I ached all over, couldn't breathe.
"Son of David!" Eleazer kept shouting.
Someone lifted me and carried me out of the house and into the crowd in the street. I was still gasping. I hurt all over. It seemed the whole street was screaming, worse than before, and someone said the Teacher was coming, and my uncle Cleopas was yelling in Greek at Jonathan, Eleazer's father, and Jonathan was yelling back, and Eleazer was shouting, "Son of David, Son of David!"
I was in Joseph's arms. He was trying to move, but the crowd wouldn't let him. Cleopas was pushing at Eleazer's father. Eleazer's father was trying to get at Cleopas, but other men took hold of his arms. I heard Eleazer shouting far away.
There was the Teacher declaring: "That child's not dead, you hush up, Eleazer, who said he was dead? Eleazer, stop shouting! Whoever could think this child is dead?"
"Brought him back to life, that's what he did," said one of theirs.
We were in our courtyard, the entire crowd had pushed in with us, my uncle and Eleazer's people still screaming at each other, and the Teacher demanding order.
Now my uncles, Alphaeus and Simon, had come. These were Joseph's brothers. And they'd just woken up. They put up their hands against the crowd. Their mouths were hard and their eyes were big.
My aunts, Salome and Esther and Mary, were there, with all the cousins running and jumping as if this were a festival, except for Silas and Justus and James who stood with the men.
Then I couldn't see anymore.
I was in my mother's arms, and she had taken me into the front room. It was dark. Aunt Esther and Aunt Salome came in with her. I could hear stones hitting the house again. The Teacher raised his voice in Greek.
"There's blood on your face!" my mother whispered. "Your eye, there's blood. Your face is cut!" She was crying. "Oh, look what's happened to you," she said. She spoke in Aramaic, our tongue which we didn't speak very much.
"I'm not hurt," I said. I meant to say it didn't matter. Again my cousins pressed close, Salome smiling as if to say she knew I could bring him back to life, and I took her hand and squeezed it.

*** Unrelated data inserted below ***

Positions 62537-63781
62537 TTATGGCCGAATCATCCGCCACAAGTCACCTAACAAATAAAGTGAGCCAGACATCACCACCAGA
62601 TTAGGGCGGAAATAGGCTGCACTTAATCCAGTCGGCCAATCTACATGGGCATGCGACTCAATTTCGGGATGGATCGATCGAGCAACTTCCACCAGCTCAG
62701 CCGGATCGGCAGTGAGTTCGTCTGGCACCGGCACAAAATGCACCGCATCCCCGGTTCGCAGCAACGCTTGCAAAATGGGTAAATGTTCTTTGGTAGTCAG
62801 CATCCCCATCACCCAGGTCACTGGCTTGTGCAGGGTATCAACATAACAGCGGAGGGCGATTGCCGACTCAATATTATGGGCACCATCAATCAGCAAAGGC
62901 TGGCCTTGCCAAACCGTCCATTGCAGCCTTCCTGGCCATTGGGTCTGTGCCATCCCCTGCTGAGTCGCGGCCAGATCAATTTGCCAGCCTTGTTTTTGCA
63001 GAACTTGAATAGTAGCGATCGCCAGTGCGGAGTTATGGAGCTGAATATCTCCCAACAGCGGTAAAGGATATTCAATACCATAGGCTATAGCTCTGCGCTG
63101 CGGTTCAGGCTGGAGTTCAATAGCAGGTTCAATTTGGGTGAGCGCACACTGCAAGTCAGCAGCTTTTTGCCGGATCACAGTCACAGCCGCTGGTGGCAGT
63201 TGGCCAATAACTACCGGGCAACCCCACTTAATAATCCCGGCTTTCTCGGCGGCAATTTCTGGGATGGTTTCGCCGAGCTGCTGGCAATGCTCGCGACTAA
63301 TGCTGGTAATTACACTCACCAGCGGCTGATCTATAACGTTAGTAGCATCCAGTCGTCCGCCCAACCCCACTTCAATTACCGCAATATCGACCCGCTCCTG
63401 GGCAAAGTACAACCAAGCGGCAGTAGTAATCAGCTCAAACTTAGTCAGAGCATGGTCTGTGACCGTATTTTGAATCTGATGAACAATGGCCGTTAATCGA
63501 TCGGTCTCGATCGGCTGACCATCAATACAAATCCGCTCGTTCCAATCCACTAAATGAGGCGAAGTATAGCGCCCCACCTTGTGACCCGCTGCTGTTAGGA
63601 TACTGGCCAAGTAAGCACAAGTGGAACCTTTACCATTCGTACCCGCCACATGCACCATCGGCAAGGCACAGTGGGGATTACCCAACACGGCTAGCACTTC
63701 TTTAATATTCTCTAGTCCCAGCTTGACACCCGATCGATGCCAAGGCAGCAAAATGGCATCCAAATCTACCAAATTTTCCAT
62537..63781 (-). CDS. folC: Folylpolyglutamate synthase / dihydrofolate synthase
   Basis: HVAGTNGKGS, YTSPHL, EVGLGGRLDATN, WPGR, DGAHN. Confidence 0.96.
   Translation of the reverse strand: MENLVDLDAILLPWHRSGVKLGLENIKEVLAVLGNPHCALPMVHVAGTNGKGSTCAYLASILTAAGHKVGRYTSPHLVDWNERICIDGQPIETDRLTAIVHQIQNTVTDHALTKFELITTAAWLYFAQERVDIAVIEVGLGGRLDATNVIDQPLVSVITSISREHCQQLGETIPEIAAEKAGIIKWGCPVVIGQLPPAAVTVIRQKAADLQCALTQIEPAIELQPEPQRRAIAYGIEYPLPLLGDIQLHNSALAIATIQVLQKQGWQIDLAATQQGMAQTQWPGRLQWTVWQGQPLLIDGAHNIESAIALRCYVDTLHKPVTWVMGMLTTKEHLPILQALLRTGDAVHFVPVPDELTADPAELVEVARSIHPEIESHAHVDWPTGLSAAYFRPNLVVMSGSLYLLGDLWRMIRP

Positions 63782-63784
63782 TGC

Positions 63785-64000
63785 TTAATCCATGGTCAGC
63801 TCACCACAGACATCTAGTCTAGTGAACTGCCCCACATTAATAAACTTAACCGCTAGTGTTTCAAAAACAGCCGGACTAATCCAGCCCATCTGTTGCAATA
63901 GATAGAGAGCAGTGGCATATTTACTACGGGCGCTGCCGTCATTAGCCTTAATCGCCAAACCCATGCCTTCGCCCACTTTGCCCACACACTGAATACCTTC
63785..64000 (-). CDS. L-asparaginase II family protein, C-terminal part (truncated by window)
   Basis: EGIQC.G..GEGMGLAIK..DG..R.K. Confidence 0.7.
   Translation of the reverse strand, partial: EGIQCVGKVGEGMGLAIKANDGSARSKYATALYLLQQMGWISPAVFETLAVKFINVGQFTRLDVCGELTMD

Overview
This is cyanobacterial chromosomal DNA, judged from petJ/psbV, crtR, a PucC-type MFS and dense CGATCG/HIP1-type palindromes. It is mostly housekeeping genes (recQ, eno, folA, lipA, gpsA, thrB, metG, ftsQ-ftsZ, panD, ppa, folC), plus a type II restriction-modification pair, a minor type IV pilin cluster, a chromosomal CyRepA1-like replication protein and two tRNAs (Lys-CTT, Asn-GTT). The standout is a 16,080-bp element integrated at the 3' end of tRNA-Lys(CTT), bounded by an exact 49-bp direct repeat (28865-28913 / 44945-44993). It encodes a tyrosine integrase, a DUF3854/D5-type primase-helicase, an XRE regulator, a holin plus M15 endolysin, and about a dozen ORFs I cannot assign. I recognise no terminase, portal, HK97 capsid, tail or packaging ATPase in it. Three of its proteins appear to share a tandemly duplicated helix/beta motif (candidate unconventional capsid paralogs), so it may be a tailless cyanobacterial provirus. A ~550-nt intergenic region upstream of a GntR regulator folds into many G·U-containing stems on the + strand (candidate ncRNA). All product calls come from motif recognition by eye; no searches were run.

But there was James with his hard look.
The Teacher came into the room backwards with his hands up. Someone ripped the curtain away and the light was very bright. Joseph and his brothers came in. And so did Cleopas. All of us had to move to make room.
"You're talking about Joseph and Cleopas and Alphaeus, what do you mean drive them out!" said the Teacher to the whole crowd. "They've been with us for seven years!"
The angry family of Eleazer came almost into the room. The father himself did come into the room.
"Yes, seven years and why don't they go back to Galilee, all of them!" Eleazer's father shouted. "Seven years is too long! That boy is possessed of a demon and I tell you my son was dead!"
"Are you complaining that he's alive now! What's the matter with you!" demanded my uncle Cleopas.
Excerpted from Christ the Lord by Anne Rice Copyright © 2005 by Anne Rice. Excerpted by permission of Knopf, a division of Random House, Inc. All rights reserved. No part of this excerpt may be reproduced or reprinted without permission in writing from the publisher.
Blood at the Root
"A gripping, timely, and important examination of American racism."
- PW Starred Review
Solve this clue:
and be entered to win..
Visitors can view some of BookBrowse for free. Full access is for members only.
Your guide toexceptional books
BookBrowse seeks out and recommends books that we believe to be best in class. Books that will whisk you to faraway places and times, that will expand your mind and challenge you -- the kinds of books you just can't wait to tell your friends about.